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I Found A Squirrel?

Squirrels are extremely intelligent animals known to display bogus food burying rituals to onlookers such as birds or other squirrels to trick them into thinking that’s where their food is buried.  They communicate with thru vocalizations, scent marking and signalling with their tail.

 

Baby squirrels are born completely hairless and with eyes and ears sealed shut.  Their fur begins to come in slowly around two weeks but does not thicken until three to four weeks.

 

At this time their eyes will begin to show signs of opening and by six to seven weeks should be fully open, tails will become thicker and the babies will be walking and beginning to play.

 

Their nests are usually den cavities or leaf nests.   They do not come out of the nest (unless mom is moving them) until they are fully furred and ready to survive.  

 

If you find a baby squirrel outside the nest first check to see if it is warm.  If so, chances are good that the mother is close by. Step back and observe.  Do you see any adult squirrels or other babies in the nearby vicinity?  Have you observed them in this area in the past?  Is there a known nest nearby?  

 

If you have determined the mother is not around, place the baby in a small box with a soft cloth in the bottom.  Baby squirrels cannot thermoregulate (maintain their core body temperature) so it will need to be warmed up gently but immediately.  Use a heat source such as a heating pad turned on “low”, a hot water bottle or sock filled with rice and microwaved for one to two minutes.  Test the heat source on your forearm to be sure it’s not too hot.  If using a hot water bottle, remove it before it gets cold or it will wick all the heat from the baby.  Be sure to only fill half the box with the heat so the baby can move away from it if it becomes too warm.  Place the box in a warm, quiet, SAFE room and call a wildlife rehabber.  (Please see additional directions on warming the animal here.)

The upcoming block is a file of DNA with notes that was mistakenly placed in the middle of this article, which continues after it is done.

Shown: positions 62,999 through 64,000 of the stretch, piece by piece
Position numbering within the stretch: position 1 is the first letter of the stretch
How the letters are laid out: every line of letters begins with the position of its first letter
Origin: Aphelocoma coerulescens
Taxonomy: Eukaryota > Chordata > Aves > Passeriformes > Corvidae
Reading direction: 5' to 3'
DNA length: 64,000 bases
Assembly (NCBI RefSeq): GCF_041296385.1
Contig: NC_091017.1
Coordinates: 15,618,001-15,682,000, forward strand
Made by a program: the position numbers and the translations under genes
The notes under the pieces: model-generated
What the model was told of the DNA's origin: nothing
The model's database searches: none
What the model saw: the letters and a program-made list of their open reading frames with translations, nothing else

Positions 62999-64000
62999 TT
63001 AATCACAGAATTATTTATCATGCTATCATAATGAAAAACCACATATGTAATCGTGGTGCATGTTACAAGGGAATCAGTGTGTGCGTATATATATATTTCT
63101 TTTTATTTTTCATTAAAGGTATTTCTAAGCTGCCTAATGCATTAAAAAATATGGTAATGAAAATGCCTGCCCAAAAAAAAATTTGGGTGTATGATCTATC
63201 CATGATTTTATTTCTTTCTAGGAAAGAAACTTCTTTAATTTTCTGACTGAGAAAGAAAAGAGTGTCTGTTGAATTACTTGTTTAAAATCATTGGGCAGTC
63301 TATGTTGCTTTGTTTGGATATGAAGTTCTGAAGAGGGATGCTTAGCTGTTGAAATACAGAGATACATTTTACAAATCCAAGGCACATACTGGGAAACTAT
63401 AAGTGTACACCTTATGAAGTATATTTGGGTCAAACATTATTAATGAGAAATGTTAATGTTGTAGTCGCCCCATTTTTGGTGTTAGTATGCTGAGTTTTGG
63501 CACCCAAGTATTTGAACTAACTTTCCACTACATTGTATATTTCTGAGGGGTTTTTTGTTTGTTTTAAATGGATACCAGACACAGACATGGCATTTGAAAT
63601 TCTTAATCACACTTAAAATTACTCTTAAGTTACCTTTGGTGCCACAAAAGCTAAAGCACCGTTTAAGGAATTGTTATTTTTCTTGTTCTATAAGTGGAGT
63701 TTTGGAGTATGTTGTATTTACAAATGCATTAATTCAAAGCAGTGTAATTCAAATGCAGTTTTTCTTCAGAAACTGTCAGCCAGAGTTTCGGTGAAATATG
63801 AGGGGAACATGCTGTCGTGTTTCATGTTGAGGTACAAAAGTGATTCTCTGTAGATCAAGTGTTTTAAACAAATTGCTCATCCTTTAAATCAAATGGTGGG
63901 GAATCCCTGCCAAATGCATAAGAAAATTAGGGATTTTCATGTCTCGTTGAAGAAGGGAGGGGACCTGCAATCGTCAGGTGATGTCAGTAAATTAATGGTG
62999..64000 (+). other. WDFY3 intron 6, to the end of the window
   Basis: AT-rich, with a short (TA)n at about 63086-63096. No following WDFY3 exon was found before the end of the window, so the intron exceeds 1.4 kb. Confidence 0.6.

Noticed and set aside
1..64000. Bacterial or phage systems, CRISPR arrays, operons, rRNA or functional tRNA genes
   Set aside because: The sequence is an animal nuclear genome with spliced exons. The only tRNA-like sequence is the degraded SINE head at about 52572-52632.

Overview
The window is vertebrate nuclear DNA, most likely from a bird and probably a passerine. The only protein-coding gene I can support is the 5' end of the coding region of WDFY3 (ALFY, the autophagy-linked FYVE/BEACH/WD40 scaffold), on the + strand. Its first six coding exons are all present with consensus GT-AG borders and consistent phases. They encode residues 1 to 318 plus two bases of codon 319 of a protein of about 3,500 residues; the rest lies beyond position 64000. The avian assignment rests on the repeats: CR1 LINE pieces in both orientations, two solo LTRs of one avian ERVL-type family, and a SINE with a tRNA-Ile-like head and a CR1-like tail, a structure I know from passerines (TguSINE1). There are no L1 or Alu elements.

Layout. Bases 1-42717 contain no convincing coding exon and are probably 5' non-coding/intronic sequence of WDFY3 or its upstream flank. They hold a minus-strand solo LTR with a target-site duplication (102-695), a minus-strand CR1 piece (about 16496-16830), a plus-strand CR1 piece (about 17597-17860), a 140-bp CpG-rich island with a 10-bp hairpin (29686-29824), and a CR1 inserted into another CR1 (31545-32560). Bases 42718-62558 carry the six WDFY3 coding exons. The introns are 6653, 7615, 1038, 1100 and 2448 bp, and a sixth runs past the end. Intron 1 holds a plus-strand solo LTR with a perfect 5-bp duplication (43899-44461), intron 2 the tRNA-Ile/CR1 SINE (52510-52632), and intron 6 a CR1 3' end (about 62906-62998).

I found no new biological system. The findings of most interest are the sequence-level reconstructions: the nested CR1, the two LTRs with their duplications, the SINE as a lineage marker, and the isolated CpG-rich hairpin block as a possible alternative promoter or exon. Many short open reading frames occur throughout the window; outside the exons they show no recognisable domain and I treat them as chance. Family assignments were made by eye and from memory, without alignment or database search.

Most babies that are chilled are usually dehydrated as well. DO NOT ATTEMPT TO FEED ANYTHING TO A COLD BABY.    Signs of dehydration are:  skin that does not bounce back when gently pulled between your thumb and index finger.   If this “tent” of skin remains for more than a second, it’s dehydrated.    The skin may also appear wrinkly and if eyes are open they can appear sunken and dull.

 

While the baby is warming up, go to a supermarket or drugstore and purchase a rehydrating baby fluid such as pedialyte.  In a pinch a homemade hydrator can be made by mixing one tsp salt, three tsp sugar into one quart of warm water.   Using an oral syringe without needle (can be purchased at drug or pet store) , or a clean eye dropper or baby syringe  just put one drop at a time on their lips and let them suck that in.   If they're old enough to have eyes open you can let them take the syringe in their mouth and gently give a few drops.   If the liquid comes back out of their mouth &/or out the nostrils you are feeding too fast.  Hold the baby upside down and dab the fluid from its mouth and nose & wait a few minutes before resuming. Babies can very easily aspirate if fed too fast and the fluid goes into the lungs instead of the stomach.   Be sure to give the fluids warm but not hot.  Unused portions should be stored in the refrigerator and are generally not good after 48 hours.

 

Getting the baby to a rehabber during this time is critical and gives the squirrel the best chance for survival.